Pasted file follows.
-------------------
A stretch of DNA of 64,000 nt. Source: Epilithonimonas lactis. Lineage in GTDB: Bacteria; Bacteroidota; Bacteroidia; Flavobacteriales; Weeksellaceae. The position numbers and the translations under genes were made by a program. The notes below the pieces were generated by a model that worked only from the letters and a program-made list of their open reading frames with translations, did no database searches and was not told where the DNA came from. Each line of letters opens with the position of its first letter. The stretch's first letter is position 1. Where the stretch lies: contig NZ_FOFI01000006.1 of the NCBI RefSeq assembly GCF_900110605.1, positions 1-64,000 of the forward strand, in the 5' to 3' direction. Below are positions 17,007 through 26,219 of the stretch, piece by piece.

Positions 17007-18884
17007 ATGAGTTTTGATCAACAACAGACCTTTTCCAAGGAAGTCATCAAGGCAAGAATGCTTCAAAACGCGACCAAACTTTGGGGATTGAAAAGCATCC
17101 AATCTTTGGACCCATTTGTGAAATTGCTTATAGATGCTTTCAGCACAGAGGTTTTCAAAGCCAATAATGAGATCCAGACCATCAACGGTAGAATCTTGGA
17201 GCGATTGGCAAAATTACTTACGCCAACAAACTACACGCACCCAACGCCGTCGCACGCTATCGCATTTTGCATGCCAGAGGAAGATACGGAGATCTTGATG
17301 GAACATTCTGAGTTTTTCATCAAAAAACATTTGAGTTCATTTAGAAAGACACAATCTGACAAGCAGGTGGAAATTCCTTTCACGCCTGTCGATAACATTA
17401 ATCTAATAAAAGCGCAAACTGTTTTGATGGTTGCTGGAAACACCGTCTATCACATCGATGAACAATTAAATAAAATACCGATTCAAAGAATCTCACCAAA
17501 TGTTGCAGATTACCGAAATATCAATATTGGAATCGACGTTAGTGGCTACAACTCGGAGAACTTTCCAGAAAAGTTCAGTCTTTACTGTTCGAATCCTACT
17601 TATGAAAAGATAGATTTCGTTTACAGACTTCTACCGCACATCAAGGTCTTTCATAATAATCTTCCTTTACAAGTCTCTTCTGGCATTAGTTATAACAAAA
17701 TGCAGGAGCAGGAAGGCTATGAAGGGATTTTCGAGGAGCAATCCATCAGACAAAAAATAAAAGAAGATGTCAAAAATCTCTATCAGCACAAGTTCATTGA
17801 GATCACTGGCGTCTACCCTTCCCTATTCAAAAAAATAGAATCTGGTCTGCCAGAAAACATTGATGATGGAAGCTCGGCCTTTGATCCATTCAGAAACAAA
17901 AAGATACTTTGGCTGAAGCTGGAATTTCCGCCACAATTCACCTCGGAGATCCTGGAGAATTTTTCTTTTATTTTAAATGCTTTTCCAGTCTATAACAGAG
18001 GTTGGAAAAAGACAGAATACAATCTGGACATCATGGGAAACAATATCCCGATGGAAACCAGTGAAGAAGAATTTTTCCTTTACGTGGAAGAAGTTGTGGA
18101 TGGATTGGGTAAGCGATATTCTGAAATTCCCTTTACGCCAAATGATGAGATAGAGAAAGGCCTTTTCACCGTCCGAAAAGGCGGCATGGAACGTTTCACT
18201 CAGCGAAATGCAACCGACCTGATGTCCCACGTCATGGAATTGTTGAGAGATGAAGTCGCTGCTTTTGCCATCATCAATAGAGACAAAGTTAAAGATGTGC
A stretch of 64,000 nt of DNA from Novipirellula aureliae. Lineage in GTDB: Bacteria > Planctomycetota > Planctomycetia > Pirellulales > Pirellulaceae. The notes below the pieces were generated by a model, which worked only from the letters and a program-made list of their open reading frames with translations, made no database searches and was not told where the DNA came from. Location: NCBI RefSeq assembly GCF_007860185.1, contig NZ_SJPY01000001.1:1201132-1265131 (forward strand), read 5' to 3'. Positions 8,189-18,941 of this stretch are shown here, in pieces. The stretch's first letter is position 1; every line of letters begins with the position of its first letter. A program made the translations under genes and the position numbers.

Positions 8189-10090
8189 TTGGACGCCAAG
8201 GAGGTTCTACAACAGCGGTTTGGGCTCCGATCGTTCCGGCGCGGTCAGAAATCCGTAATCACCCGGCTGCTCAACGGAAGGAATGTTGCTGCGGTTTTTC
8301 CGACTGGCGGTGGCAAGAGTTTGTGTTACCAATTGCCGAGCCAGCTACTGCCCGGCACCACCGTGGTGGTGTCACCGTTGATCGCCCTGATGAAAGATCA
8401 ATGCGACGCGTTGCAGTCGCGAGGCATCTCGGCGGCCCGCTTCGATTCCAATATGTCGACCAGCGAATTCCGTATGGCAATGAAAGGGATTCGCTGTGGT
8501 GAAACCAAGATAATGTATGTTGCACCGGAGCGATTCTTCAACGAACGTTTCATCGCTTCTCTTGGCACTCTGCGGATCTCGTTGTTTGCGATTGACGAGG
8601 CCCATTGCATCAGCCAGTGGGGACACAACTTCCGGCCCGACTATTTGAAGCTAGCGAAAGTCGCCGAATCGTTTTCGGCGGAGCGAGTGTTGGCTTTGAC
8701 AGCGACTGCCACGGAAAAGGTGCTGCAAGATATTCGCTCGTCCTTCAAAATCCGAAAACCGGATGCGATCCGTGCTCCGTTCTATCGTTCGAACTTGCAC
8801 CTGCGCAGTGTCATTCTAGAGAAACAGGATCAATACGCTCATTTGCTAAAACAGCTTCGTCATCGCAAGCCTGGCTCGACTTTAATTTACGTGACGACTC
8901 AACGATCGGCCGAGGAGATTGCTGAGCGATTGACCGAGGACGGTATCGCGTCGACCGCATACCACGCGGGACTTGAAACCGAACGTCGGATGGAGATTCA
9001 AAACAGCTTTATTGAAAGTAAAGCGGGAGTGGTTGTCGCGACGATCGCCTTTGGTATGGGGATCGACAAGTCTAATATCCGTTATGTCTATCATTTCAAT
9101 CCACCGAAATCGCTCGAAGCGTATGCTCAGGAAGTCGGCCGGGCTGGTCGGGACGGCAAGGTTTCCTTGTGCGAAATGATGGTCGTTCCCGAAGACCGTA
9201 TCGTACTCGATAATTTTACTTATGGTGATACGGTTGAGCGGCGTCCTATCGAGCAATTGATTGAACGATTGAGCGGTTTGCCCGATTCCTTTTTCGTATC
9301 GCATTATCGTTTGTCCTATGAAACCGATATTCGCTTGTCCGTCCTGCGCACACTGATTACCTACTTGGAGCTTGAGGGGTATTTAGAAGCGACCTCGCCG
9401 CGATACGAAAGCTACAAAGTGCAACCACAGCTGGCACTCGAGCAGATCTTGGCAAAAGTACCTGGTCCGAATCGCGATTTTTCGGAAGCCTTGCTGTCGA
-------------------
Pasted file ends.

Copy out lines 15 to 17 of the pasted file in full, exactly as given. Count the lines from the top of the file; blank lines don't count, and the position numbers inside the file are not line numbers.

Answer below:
18201 CAGCGAAATGCAACCGACCTGATGTCCCACGTCATGGAATTGTTGAGAGATGAAGTCGCTGCTTTTGCCATCATCAATAGAGACAAAGTTAAAGATGTGC
A stretch of 64,000 nt of DNA from Novipirellula aureliae. Lineage in GTDB: Bacteria > Planctomycetota > Planctomycetia > Pirellulales > Pirellulaceae. The notes below the pieces were generated by a model, which worked only from the letters and a program-made list of their open reading frames with translations, made no database searches and was not told where the DNA came from. Location: NCBI RefSeq assembly GCF_007860185.1, contig NZ_SJPY01000001.1:1201132-1265131 (forward strand), read 5' to 3'. Positions 8,189-18,941 of this stretch are shown here, in pieces. The stretch's first letter is position 1; every line of letters begins with the position of its first letter. A program made the translations under genes and the position numbers.

Positions 8189-10090